thoughts on a saturday – make it rain

Ed says I am the most hopeful person he knows, that I can turn anything around. I can – and do – see the good everywhere.

Kristina says I am a glass is 90% full person. She’s right. I see the best in people. I live in hope.

But I am no saint. I hope they would tell you that, too.

I can be cranky. Irritable. Defensive. But not for long. Ed says my cranky is more cheerful than most people’s good day.

Not so. I can be bitchy. But not very often.

The fact is, I am terrified of wasting my time on cranky and bitchy.

One day, two towers came down. Four planes crashed. Many people died.

And of course, people die every day. Every way, sometimes, in awful ways – illness, accident, intentional harm.

This is not to minimise that.

But that day when the towers fell and the planes crashed?

Something changed in me.

  • I want to never be the person who regrets always remember fondly the way I left a loved one. (Thank you, Kristina.)
  • I want my last words, my last memories to hold or to leave behind, to be ones of hope, of love, of joy.
  • I want to celebrate life, to savour every last sweaty drop, to breathe in colour and light, to exhale compassion.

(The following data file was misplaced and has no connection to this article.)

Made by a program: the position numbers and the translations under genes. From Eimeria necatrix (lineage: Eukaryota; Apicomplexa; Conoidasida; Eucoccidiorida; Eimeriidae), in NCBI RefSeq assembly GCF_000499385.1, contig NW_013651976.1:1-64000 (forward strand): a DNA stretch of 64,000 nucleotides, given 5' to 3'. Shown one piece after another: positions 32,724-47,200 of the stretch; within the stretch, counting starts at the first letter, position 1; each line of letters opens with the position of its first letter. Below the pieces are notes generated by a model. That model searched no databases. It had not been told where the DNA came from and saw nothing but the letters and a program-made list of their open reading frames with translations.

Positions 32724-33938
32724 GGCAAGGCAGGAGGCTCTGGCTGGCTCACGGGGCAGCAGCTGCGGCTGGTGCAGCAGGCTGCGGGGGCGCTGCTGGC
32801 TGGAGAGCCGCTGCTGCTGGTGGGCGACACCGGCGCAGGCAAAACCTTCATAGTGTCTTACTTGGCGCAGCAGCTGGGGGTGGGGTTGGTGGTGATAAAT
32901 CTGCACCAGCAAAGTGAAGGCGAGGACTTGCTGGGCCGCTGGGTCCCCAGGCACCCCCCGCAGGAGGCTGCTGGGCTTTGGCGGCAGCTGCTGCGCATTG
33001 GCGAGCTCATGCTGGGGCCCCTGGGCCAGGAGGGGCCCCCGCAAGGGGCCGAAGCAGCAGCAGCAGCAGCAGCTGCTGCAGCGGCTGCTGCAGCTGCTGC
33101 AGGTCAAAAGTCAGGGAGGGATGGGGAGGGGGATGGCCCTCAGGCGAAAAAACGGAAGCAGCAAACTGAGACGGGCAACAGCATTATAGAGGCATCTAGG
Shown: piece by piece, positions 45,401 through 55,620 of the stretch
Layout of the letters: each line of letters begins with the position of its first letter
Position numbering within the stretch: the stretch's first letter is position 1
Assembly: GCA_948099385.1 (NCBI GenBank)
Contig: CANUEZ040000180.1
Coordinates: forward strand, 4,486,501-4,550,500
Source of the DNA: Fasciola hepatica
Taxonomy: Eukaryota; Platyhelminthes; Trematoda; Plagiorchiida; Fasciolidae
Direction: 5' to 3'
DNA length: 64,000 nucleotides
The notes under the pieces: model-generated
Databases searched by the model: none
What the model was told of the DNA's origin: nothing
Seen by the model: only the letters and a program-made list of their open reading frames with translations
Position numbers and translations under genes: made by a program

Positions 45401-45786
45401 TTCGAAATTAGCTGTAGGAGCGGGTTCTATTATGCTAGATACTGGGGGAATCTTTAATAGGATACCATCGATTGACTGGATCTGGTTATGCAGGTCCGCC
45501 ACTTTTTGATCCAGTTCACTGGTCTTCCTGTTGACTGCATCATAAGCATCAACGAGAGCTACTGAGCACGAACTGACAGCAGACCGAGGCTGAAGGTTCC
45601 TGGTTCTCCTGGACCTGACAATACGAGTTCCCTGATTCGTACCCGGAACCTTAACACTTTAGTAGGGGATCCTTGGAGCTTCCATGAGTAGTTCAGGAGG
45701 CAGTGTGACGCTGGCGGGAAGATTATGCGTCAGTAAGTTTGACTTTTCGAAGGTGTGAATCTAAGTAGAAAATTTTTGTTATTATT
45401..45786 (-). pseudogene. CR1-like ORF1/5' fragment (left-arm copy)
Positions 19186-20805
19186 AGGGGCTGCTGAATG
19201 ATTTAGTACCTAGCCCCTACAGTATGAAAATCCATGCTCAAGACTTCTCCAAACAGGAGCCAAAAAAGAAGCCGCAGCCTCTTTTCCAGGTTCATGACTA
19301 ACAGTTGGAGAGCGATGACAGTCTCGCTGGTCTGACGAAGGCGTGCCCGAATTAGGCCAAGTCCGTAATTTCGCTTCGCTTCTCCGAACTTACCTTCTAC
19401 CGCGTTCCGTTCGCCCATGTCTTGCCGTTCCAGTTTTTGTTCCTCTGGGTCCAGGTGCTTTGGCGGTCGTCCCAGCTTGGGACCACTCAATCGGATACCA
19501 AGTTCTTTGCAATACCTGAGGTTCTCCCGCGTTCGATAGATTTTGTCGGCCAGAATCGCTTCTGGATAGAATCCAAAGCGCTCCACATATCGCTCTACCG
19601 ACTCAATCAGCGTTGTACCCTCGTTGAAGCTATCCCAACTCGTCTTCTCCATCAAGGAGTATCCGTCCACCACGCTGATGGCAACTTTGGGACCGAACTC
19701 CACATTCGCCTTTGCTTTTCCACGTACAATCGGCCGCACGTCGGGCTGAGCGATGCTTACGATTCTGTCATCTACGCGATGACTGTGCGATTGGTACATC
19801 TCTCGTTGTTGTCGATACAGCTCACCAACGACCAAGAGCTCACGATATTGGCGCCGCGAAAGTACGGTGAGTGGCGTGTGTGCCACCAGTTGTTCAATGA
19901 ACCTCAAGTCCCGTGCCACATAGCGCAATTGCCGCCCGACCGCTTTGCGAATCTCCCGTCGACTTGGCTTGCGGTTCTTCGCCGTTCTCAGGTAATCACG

We have right now in front of us.

Do we really have time to give it any less than our whole hearts?


  • I would change one thing–you say you “want to never be the person who regrets the way I left a loved one” but why not rephrase that in the positive? Do you want to never regret, or do you want to always remember fondly the way you left a loved one?

    • I appreciate that edit so much – it feels much more like me to phrase it in the positive, and captures what inspired me to write that idea at all.

      We watched a 9/11 anniversary show last fall, including an interview with a man who lost two grown sons – one a firefighter, one a police officer – that day.

      The father had seen or talked to each of his adult sons in the few days before. His last words to – and from – his sons were, “I love you.” No tough guy reticence there.

      He keeps fond memories. And they have helped to heal his heart and his loss.

      I love you, Kristina.

    • I’m glad the words found you, then. We are all reaching out to each other. Thank you for stopping by. I’m excited to get to meet you soon.

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